TOKYO -- Goldman Sachs plans to bring its fledgling retail banking business to Japan, using a low-overhead digital model cultivated in the U.S. to break into what it sees as a growth market for financial technology.
"We're considering expanding our Marcus consumer business into Japan," Goldman Sachs Japan President Masanori Mochida said at a Thursday symposium on financial innovation co-hosted by Nikkei and the economics faculty of Japan's Keio University.
Marcus, Goldman's first foray into retail banking, launched in the U.S. in 2016 and expanded into the U.K. this past September. The online banking service, which offers loans and high-interest savings accounts to consumers, now has 2 million customers and $30 billion in deposits.
The American financial giant is weighing whether it can replicate this success in Japan. Its compatriot Citigroup bowed out of Japanese retail banking in 2015, while U.K.-based HSBC Holdings and Standard Chartered announced their exits in 2012.
Goldman plans to enter into talks with the Financial Services Agency on obtaining the necessary licenses.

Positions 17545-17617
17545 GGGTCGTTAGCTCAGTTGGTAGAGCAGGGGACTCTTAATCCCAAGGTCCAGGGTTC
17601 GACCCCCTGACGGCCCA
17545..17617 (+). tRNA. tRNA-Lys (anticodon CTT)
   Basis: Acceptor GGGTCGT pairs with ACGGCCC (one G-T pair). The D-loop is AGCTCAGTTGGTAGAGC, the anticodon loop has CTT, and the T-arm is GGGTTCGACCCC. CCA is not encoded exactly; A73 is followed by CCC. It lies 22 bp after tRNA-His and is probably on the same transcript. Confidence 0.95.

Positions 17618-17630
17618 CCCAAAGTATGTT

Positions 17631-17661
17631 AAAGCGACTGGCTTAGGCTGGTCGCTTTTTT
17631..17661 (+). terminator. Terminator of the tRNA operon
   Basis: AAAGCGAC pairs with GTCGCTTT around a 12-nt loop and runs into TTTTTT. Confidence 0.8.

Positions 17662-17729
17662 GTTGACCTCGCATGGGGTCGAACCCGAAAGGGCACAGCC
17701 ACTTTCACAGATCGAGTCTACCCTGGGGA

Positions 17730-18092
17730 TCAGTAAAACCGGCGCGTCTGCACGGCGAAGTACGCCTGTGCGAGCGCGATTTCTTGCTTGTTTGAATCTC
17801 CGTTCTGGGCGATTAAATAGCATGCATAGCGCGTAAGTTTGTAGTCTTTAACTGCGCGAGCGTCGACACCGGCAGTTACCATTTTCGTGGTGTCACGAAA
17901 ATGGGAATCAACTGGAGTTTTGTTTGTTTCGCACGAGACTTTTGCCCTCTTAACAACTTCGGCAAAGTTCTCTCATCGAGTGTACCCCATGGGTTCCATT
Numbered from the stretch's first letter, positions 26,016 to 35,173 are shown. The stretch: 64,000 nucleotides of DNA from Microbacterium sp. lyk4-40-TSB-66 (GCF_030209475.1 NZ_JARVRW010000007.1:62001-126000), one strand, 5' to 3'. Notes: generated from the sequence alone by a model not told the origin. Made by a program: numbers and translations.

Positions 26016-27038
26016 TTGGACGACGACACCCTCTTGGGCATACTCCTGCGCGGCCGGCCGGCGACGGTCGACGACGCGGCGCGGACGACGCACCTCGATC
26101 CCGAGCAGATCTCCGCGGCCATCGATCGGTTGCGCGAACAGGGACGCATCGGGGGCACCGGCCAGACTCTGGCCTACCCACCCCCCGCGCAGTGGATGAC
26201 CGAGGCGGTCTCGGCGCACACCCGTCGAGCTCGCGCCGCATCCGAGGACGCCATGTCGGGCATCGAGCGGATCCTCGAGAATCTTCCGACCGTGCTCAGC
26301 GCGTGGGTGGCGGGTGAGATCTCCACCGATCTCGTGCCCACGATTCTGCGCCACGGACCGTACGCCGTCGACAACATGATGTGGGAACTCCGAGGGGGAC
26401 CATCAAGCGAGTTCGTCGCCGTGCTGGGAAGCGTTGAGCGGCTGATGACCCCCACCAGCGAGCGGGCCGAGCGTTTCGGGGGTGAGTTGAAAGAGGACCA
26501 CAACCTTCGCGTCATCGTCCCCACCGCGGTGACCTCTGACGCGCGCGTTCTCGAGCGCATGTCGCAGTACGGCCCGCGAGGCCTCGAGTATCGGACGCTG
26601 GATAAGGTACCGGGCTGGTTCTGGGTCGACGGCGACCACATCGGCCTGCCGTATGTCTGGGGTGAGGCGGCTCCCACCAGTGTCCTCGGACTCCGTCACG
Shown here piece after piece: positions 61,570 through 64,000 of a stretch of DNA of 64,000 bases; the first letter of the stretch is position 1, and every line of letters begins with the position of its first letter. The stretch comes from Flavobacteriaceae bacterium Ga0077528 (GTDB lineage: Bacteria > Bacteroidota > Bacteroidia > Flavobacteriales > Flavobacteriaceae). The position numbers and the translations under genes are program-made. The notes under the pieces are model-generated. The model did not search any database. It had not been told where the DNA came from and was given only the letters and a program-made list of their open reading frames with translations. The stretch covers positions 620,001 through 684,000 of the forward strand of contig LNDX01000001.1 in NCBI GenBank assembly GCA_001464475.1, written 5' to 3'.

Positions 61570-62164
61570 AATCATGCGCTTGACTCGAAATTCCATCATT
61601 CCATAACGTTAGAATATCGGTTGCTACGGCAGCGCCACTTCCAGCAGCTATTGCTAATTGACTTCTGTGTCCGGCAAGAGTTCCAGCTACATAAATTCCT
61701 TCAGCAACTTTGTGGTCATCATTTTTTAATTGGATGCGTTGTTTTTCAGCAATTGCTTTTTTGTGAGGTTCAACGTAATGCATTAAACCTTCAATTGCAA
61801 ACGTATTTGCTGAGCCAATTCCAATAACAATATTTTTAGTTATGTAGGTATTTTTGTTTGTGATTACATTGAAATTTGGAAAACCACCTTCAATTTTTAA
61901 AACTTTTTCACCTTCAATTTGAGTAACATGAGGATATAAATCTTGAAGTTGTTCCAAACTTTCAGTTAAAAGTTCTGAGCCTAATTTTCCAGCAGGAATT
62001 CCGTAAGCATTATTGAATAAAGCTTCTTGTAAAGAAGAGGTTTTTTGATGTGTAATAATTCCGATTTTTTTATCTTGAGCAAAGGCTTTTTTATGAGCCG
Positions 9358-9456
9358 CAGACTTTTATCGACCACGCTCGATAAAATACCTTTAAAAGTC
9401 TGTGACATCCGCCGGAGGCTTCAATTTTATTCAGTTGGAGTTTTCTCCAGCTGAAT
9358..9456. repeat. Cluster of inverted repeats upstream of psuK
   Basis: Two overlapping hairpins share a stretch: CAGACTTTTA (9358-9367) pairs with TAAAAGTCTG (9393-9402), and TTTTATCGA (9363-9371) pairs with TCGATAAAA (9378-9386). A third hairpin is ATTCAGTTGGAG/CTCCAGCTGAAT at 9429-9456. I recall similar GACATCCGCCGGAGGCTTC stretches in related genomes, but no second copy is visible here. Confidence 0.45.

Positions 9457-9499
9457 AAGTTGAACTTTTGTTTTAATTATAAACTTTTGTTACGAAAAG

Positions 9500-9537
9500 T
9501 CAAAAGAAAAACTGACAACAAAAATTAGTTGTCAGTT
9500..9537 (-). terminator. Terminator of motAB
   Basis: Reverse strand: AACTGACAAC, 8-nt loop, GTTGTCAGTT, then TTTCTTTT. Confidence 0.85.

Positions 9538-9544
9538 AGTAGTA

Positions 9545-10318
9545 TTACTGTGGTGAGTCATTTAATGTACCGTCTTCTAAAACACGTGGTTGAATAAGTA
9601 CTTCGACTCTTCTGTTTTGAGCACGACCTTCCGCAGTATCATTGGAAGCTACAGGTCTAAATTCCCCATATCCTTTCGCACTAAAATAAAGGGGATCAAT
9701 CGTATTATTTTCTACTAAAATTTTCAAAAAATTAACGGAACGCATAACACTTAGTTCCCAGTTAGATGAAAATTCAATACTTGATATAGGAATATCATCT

Financial companies have been searching for new growth drivers to pick up the slack from trading desks that have struggled amid years of ultralow interest rates. Goldman sees fintech as one such engine.
"The digitalization taking place in the finance sector is good for us," Mochida said, adding that relatively low "legacy costs" -- such as bank branches -- give the company an edge.
Goldman in April acquired the startup behind personal finance app Clarity Money, which uses artificial intelligence to analyze financial transactions and credit card information. Clarity is being integrated with Marcus to improve the service.
With low interest rates weighing on earnings after the financial crisis, Goldman began considering a foray into consumer lending around 2014. The sector's rapid technological progress in recent years convinced the company that it could expand its customer base beyond its traditional clientele of big businesses and wealthy investors to regular consumers.
Goldman's lack of experience in consumer banking has spurred it to pick up talent from such nontraditional sources as credit card companies and Facebook to acquire know-how. It is also teaming up with Apple to launch an Apple Pay-branded credit card.